her rather than making his escape.

"I should blame him for doing so," she replied. "He ought to escape by
all means, if only to save his life for my sake. Has my husband done so?
Speak openly to me. My spirit is strong enough to resist even so fatal a
blow, for I know I have a friend in you. Speak."

"Well, I will tell you all. But first of all remember this; you must
look upon me as a tender father who will never let you want, so long as
life remains to him."

"In that case I cannot be called unfortunate, for I have a true friend.
Say on."

I told all that Croce had told me, not omitting his last words: "I
commend Charlotte to your care; I would that she had never known me."

For a few minutes she remained motionless, as one turned into stone. By
her attitude, by her laboured and unequal breath, I could divine somewhat
of the battle between love, and anger, and sorrow, and pity, that was
raging in the noble breast. I was cut to the heart. At last she wiped
away the big tears that began to trickle down her cheeks, and turning to
me sighed and said,--

"Dear friend, since I can count on you, I am far indeed from utter

"I swear to you, Charlotte, that I will never leave you till I place you
again in your husband's hands, provided I do not die before."

"That is enough. I swear eternal gratitude, and to be as submissive to
you as a good daughter ought to be."

The religion and philosophy with which her heart and mind were fortified,
though she made no parade of either, began to calm her spirit, and she
proceeded to make some reflections on Croce's unhappy lot, but all in
pity not in anger, excusing his inveterate passion for play. She had
often heard from Croce's lips the story of the Marseilles girl whom he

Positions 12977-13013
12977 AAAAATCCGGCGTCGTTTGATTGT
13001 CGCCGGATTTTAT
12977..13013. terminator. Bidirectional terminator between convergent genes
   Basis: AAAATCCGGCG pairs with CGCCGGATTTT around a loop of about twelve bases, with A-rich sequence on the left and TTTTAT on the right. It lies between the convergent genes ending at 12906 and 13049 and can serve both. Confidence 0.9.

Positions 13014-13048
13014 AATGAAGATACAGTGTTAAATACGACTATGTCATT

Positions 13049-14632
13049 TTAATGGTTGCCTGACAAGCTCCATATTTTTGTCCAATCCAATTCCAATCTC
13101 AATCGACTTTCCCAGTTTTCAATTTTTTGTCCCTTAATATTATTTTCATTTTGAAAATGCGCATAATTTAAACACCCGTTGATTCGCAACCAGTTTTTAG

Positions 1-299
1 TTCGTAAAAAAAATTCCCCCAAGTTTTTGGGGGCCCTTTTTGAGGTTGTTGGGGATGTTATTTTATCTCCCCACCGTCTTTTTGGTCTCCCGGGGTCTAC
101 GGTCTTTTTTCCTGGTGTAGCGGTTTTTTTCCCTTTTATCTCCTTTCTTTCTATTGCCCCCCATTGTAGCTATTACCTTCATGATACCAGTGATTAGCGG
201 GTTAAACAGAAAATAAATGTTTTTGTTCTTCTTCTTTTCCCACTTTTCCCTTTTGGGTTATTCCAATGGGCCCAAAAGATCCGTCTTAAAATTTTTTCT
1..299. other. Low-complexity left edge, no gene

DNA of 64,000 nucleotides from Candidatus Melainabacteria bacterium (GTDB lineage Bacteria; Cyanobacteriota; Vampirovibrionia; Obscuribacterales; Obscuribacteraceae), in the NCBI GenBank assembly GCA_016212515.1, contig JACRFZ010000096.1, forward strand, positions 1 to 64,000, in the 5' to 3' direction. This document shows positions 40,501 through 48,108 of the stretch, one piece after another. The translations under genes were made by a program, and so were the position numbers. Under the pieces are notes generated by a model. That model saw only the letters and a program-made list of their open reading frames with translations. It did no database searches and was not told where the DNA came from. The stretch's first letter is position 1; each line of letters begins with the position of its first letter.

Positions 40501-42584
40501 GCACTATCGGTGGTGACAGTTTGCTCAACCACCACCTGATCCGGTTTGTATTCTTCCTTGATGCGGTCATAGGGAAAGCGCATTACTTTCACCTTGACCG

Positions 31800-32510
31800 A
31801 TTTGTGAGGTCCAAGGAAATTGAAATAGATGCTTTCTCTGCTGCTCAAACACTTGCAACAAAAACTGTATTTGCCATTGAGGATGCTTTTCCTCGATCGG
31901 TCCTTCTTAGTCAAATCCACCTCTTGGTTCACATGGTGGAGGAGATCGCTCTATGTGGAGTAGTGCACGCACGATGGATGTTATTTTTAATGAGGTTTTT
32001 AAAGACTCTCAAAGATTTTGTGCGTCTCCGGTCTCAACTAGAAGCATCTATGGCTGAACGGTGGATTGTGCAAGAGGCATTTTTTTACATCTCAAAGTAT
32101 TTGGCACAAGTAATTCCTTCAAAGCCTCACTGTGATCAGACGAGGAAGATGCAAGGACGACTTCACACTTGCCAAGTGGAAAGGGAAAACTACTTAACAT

had left penniless in an inn at Milan, commending her to my care. She
thought it something wonderful that I should again be intervening as the
tutelary genius; but her situation was much the worse, for she was with

"There's another difference," I added, "for I made the fortune of the
first by finding her an honest husband, whereas I should never have the
courage to adopt the same method with the second."

"While Croce lives I am no man's wife but his, nevertheless I am glad to
find myself free."

When we were back in the house, I advised her to send away the servant
and to pay his journey to Besanion, where she had taken him. Thus all
unpleasantness would be avoided. I made her sell all that remained of
her poor lover's wardrobe, as also his carriage, for mine was a better
one. She shewed me all she had left, which only amounted to some sets of
linen and three or four dresses.

We remained at Spa without going out of doors. She could see that my
love was a tenderer passion than the love of a father, and she told me
so, and that she was obliged to me for the respect with which I treated
her. We sat together for hours, she folded in my arms, whilst I gently
kissed her beautiful eyes, and asked no more. I was happy in her
gratitude and in my powers of self-restraint. When temptation was too
strong I left the beautiful girl till I was myself again, and such
conquests made me proud. In the affection between us there was somewhat
of the purity of a man's first love.

I wanted a small travelling cap, and the servant of the house went to my
former lodging to order one. Mercy brought several for me to choose
from. She blushed when she saw me, but I said nothing to her. When she
had gone I told Charlotte the whole story, and she laughed with all her
heart when I reminded her of the bruise on my face when we first met, and
informed her that Mercy had given it me. She praised my firmness in
rejecting her repentance, and agreed with me in thinking that the whole
plan had been concerted between her and her aunt.

We left Spa without any servant, and when we reached Liege we took the
way of the Ardennes, as she was afraid of being recognized if we passed
through Brussels. At Luxemburg we engaged a servant, who attended on us
till we reached Paris. All the way Charlotte was tender and
affectionate, but her condition prescribed limits to her love, and I
could only look forward to the time after her delivery. We got down at
Paris at the "Hotel Montmorenci," in the street of the same name.

Paris struck me quite as a new place. Madame d'Urfe was dead, my friends
had changed their houses and their fortunes; the poor had become rich and
the rich poor, new streets and buildings were rising on all sides; I
hardly knew my way about the town. Everything was dearer; poverty was
rampant, and luxury at it highest pitch. Perhaps Paris is the only city